It’s 5 a.m., and rain is slathering lo de Guille, our hostel in El Chaltén, Argentina, drumming on the roof and hammering the cement outside the window.

We woke at 4, already packed for the all-day hike to Paso Superior where we plan to camp before attempting the Whillans route on Poincenot tomorrow. Coffee and breakfast downed, I’m brewing with excitement, nervousness and lack of sleep.

As I type, my fingertips are raw, reminding me that the last weather window, known as a brecha, was only a few days ago over Christmas. The next one starts on New Years Eve and peters out Jan. 2. With data from a weather buoy off the Chilean coast, it’s possible to predict brechas, and this little mountain town buzzes during the days prior.

During the Christmas window Gilbert and I spent two days on Chiaro di Luna, a 19-pitch rock climb on Aguja Saint-Exupéry. Named for the French WWII pilot who wrote The Little Prince, the tower is one of the smaller peaks in the iconic Fitz Roy massif. However, the 2,200-foot route is on par with the Regular Northwest Face of Half Dome. Big.

The cache of gear we’d banked on finding after hiking eight hours into the Torre Valley had been raided, leaving us up a creek at the Niponino bivy with one thin rope, one 30-degree sleeping bag, and Whit’s old sleeping bag, sopping wet.

Luckily some Canadian climbers sent us over to Colin Haley, who I’d met in Yosemite several years ago. He climbs in Patagonia every year and is dialed. He lent us two old ropes, we dried out the wet sleeping bag, and spent the next four nights spooning to stay warm.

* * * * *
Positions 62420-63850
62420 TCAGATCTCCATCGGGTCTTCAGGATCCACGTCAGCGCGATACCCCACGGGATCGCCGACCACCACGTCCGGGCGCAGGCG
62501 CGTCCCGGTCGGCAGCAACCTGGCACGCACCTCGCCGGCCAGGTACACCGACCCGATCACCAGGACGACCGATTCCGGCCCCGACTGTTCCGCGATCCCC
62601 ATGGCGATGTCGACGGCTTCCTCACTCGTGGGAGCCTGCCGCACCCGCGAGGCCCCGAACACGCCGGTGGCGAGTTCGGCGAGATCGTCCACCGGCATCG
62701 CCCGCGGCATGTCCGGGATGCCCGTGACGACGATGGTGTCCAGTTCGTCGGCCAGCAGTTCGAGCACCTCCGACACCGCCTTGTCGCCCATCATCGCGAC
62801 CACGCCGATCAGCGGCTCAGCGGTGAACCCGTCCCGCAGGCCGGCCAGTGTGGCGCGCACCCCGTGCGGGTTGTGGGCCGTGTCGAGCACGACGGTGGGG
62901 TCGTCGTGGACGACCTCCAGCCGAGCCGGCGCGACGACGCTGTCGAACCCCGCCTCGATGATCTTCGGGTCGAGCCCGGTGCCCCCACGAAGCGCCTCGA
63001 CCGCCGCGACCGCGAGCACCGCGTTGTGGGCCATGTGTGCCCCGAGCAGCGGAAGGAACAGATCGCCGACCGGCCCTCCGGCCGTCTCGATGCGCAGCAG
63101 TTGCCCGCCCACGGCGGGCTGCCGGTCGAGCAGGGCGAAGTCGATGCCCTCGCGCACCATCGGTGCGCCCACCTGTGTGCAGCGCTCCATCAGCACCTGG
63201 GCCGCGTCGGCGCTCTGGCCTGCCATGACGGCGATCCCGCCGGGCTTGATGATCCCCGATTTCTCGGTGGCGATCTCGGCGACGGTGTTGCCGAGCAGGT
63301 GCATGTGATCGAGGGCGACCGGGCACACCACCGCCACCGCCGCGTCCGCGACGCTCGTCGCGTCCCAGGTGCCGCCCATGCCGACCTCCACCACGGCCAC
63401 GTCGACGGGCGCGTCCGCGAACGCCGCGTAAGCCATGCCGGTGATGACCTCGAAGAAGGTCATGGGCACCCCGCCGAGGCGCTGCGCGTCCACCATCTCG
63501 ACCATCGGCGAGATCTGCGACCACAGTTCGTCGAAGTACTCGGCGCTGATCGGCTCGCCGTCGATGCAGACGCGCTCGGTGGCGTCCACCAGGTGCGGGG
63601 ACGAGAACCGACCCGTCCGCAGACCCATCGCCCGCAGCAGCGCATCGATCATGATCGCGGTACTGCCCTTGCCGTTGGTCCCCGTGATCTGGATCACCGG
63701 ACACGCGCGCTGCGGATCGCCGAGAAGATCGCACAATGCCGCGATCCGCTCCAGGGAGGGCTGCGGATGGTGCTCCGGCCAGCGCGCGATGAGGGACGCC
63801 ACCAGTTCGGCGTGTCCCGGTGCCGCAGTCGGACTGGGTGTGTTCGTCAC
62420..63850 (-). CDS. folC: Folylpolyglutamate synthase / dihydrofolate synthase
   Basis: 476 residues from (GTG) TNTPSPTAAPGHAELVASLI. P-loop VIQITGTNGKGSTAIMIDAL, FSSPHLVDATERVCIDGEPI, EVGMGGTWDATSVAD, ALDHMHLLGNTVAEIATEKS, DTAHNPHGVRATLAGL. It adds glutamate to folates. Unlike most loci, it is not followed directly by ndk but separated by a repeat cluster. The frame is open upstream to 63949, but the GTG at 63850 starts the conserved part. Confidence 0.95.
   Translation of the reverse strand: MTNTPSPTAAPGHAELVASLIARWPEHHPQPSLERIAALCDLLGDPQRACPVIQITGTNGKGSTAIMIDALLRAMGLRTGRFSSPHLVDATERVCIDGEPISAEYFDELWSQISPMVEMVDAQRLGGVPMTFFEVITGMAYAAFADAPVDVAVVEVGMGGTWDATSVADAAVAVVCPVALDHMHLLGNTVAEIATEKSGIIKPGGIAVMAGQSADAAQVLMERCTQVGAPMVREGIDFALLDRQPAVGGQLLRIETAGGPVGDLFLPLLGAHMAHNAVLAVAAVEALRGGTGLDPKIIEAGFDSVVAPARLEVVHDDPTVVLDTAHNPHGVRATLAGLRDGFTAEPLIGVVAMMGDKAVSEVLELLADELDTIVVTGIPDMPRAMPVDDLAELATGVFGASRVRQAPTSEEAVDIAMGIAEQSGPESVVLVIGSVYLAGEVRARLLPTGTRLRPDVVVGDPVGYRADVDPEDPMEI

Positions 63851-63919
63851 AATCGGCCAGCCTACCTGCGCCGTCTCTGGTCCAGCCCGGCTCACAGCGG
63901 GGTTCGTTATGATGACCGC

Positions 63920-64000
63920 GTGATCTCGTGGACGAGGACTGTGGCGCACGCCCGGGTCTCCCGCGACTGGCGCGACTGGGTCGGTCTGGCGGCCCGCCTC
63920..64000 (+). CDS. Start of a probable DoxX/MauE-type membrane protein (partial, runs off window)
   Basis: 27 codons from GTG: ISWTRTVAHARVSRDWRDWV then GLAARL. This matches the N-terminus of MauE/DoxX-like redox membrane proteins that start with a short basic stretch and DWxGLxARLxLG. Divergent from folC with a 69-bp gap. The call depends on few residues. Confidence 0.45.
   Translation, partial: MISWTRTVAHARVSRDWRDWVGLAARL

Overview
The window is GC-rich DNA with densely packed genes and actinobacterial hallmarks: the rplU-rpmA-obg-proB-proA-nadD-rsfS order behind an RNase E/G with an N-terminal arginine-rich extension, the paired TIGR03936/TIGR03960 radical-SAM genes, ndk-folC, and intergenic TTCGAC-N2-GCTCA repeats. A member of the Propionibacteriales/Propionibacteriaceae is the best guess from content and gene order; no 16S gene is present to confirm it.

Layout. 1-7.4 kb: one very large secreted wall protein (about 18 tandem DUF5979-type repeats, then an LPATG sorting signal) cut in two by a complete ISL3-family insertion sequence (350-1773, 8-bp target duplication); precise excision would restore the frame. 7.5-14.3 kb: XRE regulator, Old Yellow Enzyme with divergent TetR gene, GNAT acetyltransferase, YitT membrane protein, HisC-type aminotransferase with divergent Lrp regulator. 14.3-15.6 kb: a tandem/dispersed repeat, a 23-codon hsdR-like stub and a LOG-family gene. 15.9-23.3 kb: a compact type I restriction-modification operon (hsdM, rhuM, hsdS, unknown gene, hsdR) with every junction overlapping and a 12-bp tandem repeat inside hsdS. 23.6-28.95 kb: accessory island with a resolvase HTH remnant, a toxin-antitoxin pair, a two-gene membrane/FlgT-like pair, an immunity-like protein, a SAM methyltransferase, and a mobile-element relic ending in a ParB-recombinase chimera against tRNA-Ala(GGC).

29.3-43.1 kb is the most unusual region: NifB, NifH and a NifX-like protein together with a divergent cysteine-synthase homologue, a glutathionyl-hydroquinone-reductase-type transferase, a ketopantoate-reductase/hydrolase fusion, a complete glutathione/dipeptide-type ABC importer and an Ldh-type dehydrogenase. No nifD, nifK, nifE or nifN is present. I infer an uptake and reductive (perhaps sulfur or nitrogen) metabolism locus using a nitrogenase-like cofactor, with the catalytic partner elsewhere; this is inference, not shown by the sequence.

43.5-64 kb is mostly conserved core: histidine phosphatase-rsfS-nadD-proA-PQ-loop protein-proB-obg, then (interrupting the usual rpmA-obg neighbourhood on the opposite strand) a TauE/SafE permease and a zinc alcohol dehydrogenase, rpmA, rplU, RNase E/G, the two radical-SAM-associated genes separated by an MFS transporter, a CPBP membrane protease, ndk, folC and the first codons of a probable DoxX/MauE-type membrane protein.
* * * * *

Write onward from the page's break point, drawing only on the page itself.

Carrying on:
Snow and ice on Saint-Exupéry made for slow going, but after a cold start we climbed out of the clouds and into the sun. The combination of ultra-splitter cracks, wild exposure and some of the world’s greatest peaks surrounding us is something I will forever keep in the treasure chest.

An Argentine team above us rappelled early the first afternoon, and we made it to the flat spot atop pitch 11 in time to fix one more pitch before dark. The bivy site was loaded with snow and ice, so I spent three hours digging out a jagged alley between sharp rocks that would have been uncomfortable for even one person. We squashed ourselves into the 30-degree sleeping bag, which took some 5.9+ squeeze chimneying, zipped it up (at least 5.11), and slept like little girls.

Morning brought pink alpenglow on Poincenot and the peaks of the Cerro Torre group. Another slow, cold start. The sun caught us on pitch 14, lighting the golden rock and amazing 6b crack. An Austrian party of three appeared below us while we were on it, moving quickly, shouting to us in accented English about the ice on pitch 12.

We made it to pitch 15, just below the chimneys, and then it was time to go down. Weather was moving in, and summitting would have put us out for another night.

I’ll post photos once we leave Chaltén, which has Stone Age speed Internet.

About Emily Stifler Wolfe

I am a freelance writer living in Bozeman, Montana.
This entry was posted in Climbing, Mountains, Travel. Bookmark the permalink.

2 Responses to Patagonia

  1. Kristina Marcussen says:

    Wow — jiellos Patagonicos!! Or rocks!!
    I was thinking about you after meeting the co-owner of Backcounrty Magazine- and driving by you parents place everyday!!
    And when you are back in the states, I’d love to chat with you about Redcord- maybe you could help me get an article in about it / and how climbers and mountaineers, and of course, skiers can train better using it!!
    Be well – keep sleeping like precious girl babes!

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